News - Press Release


News | March 10 2022

Accelerating integrated solutions for the energy transition

The addition of Luana Duffé to TechnipFMC’s executive leadership team gave new prominence to the company’s New Energy (NE) organization.

NE’s role is to leverage technologies and competencies established in oil and gas to help meet the world’s evolving energy needs. Here, Luana, Executive Vice President, New Energy, outlines the three pillars of TechnipFMC’s energy transition strategy as the company diversifies beyond oil and gas.

What is New Energy and what does it do?

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Luana Duffé (LD): NE is focused on leveraging TechnipFMC’s core competences and existing resources to deliver differentiated solutions for the energy transition. Even though NE is relatively new, TechnipFMC has been in the energy transition space for over a decade. Our work in offshore floating wind began in 2009 with the Hywind project, one of just two floating projects executed so far. And, we have been working on our wind-to-hydrogen solution – Deep Purple™ – since 2016.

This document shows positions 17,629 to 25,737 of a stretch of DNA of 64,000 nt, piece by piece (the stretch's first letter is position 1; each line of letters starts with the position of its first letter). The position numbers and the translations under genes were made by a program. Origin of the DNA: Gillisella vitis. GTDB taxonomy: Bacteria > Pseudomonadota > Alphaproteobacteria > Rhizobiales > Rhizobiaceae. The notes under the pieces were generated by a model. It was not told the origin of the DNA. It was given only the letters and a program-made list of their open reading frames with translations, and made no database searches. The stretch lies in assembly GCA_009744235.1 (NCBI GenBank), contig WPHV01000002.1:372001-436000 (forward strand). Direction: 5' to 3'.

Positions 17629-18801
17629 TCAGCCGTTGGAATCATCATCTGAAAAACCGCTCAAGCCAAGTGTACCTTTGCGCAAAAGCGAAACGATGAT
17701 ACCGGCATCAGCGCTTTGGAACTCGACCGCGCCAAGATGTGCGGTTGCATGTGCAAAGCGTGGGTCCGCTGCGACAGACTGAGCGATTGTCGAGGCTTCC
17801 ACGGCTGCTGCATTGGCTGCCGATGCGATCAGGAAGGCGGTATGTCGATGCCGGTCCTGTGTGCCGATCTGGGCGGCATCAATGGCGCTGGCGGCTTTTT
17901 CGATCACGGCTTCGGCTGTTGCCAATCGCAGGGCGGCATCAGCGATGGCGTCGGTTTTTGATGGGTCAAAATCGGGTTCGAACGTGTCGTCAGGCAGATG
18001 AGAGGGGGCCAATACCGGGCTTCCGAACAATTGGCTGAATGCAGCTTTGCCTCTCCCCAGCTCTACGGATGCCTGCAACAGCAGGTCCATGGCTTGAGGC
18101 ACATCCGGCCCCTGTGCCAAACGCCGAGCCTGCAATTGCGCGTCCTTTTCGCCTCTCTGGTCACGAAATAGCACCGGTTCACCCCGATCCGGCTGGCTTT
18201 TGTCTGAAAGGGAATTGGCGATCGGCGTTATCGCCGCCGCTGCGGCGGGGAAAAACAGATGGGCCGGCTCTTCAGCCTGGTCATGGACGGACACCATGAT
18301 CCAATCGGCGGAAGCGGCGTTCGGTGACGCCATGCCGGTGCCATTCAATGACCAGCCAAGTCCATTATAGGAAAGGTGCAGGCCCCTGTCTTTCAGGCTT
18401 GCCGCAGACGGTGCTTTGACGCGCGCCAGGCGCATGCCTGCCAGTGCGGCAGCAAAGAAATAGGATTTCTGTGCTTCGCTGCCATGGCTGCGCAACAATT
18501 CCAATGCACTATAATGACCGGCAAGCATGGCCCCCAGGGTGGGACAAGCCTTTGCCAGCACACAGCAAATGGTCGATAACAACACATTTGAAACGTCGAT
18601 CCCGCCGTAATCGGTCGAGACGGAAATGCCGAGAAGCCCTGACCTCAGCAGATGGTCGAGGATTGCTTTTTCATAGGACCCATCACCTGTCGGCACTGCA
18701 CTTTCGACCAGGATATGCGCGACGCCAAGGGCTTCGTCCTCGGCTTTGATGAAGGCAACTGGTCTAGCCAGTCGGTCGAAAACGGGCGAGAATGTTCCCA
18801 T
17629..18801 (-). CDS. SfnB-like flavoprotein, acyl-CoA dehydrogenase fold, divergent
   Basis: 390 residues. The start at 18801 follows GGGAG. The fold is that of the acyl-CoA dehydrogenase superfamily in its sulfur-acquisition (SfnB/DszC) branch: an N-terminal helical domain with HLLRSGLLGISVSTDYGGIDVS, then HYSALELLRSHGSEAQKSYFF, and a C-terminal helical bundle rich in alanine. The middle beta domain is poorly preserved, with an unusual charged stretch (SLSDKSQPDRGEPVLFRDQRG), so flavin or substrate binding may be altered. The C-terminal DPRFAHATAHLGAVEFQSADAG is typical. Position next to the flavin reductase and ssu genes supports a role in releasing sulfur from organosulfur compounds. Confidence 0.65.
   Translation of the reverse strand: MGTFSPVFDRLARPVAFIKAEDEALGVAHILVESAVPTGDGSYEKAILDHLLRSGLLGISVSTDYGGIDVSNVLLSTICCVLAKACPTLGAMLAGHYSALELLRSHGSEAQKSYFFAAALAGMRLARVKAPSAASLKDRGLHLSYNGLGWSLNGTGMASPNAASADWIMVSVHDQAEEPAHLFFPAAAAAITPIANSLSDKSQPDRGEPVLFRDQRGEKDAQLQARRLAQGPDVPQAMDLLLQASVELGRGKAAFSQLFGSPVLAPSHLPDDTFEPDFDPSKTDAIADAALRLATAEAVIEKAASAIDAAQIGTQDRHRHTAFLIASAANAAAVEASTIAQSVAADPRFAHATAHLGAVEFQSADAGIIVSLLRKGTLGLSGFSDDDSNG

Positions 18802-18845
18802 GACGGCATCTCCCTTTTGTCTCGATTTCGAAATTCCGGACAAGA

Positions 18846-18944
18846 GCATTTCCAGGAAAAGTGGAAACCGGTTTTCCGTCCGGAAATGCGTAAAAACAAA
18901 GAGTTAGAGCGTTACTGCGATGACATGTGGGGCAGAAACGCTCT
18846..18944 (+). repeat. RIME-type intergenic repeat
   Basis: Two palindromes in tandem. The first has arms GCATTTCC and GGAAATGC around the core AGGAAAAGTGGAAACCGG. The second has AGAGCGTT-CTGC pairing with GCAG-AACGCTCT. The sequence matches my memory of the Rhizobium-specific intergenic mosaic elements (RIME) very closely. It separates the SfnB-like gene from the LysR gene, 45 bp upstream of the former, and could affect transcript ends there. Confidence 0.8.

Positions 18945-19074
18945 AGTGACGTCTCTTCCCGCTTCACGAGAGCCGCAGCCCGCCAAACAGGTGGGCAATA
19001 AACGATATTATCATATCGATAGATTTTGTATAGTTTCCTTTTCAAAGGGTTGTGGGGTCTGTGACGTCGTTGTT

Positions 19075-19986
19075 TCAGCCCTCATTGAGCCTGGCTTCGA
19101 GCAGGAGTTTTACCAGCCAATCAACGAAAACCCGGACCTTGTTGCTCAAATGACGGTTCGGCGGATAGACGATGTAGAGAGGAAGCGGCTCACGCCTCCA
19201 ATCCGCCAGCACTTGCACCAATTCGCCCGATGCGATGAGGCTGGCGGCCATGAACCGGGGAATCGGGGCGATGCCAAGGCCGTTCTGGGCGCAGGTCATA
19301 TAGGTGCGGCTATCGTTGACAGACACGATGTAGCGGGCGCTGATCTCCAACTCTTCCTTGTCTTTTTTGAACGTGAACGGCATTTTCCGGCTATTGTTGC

We have been investing internally and we are now building external relationships. We have a mature strategy, a very competent team, and great partnerships in place, and we are ready to accelerate and grow our position in the energy transition.

Why is there a distinct offshore focus in NE’s strategy?

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LD: We strongly believe that the energy transition will need to go offshore to reach its ambitious targets. For example, deep water wind farms will be needed to meet electricity demand. And then there’s safety – one of the safest and most efficient places to keep sequestered CO2 is offshore, and the same goes for generating and storing hydrogen. TechnipFMC lives offshore. We are the energy architect in subsea, known for our ability to execute and integrate complex systems. Our goal is to be a key enabler of the offshore renewable industry.

How will TechnipFMC add value in the offshore floating renewables industry?